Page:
Performance Continued
The images captured look vibrant enough out of the box for most users. However, you can tweak this through the settings. While testing the camera, we noticed that outdoor images captured really well and there was no colour fringing noticed. While capturing images indoors, there appeared to be a minimal amount of grain. We tried using the High ISO Sensitivity setting in a nearly pitch black environment. The image captured well and there was hardly any noise noticed. Using the camera in Auto mode was a breeze and the performance it delivered was stellar.

Outdoor images captured beautifully

Outdoor images captured beautifully

The camera captures video at 1080p, and videos recorded at full HD playback with no issues whatsoever. There were no transition issues either when moving from a dark area to a bright one. The flash illuminates a distance of about 12 feet and it lights up the area well. Sony bundles a 960 mAh battery with this camera and the company rates it at around 300 shots. The overall performance is really good and we enjoyed using it.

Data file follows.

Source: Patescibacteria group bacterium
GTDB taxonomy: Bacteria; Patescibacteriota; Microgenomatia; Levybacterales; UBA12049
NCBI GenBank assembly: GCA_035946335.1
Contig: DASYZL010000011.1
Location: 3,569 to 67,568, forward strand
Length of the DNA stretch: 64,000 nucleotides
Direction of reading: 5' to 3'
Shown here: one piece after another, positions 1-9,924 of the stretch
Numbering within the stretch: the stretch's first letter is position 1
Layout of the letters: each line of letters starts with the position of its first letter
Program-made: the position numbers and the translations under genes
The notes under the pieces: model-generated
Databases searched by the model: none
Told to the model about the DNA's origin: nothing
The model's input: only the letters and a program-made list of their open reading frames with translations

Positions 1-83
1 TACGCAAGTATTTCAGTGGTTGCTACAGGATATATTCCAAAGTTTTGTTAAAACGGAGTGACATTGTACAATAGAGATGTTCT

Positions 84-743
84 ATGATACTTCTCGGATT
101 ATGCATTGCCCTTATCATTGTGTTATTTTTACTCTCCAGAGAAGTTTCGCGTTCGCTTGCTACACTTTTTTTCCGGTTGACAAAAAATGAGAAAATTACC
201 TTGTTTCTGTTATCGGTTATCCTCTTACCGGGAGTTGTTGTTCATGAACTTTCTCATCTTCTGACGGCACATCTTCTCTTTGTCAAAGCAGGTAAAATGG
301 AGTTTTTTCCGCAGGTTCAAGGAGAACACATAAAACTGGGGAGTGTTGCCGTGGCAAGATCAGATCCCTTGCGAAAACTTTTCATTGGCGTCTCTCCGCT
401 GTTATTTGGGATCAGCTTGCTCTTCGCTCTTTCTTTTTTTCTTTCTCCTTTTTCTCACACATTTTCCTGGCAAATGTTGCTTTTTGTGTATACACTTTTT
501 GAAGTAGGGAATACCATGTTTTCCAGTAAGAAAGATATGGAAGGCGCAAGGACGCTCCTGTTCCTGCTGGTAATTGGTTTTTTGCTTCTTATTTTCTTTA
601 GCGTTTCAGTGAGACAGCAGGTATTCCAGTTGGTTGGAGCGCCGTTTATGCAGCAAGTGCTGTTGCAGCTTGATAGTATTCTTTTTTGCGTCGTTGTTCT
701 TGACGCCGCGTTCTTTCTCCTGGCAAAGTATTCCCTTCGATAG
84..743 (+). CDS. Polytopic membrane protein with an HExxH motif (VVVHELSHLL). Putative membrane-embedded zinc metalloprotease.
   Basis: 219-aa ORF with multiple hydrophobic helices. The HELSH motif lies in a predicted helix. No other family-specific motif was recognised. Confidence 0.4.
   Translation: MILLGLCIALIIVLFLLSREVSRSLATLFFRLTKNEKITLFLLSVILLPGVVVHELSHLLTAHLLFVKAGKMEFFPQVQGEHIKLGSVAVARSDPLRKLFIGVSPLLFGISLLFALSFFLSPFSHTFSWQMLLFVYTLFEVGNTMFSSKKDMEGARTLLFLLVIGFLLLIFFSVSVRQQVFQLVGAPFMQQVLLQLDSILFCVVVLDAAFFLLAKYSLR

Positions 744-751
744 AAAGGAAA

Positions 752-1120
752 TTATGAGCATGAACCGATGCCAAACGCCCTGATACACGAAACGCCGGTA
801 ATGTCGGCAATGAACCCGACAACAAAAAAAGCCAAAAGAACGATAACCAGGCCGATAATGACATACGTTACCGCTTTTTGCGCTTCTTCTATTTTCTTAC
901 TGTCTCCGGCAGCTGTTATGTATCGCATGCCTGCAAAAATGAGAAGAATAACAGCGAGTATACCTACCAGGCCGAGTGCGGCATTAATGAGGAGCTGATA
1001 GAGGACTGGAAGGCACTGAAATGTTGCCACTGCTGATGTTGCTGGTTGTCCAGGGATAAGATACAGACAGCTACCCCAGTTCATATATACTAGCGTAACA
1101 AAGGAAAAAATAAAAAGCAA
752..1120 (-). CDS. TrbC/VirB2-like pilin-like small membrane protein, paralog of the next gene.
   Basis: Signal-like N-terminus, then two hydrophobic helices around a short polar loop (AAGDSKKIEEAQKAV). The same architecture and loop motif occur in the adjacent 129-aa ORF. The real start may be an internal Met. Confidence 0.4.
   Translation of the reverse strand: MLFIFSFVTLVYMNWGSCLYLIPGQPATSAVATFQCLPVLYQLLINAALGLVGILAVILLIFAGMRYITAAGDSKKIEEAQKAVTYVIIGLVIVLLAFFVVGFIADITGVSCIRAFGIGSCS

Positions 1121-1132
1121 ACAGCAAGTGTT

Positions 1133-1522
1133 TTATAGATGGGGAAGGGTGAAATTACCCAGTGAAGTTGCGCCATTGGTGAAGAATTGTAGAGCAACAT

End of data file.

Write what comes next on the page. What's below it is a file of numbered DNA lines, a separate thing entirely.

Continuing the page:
Attractive looking travel compact

Attractive looking travel compact

Verdict
The Sony Cyber-shot DSC-HX9V is priced at Rs.16,990. This is a great camera and is priced competitively in the travel compact segment. It has really good zoom along with a neat 3D capture feature. The only thing we missed was the lack of aperture priority and shutter priority modes. Overall, this camera is ideal if your primary use is during get-togethers and parties because of its compact form factor. This is one of the best compact point-and-shoot cameras we have seen, and if manually adjusting aperture priority or shutter priority is not your thing, then this one should definitely be considered.

Publish date: November 2, 2011 4:49 pm| Modified date: December 18, 2013 8:51 pm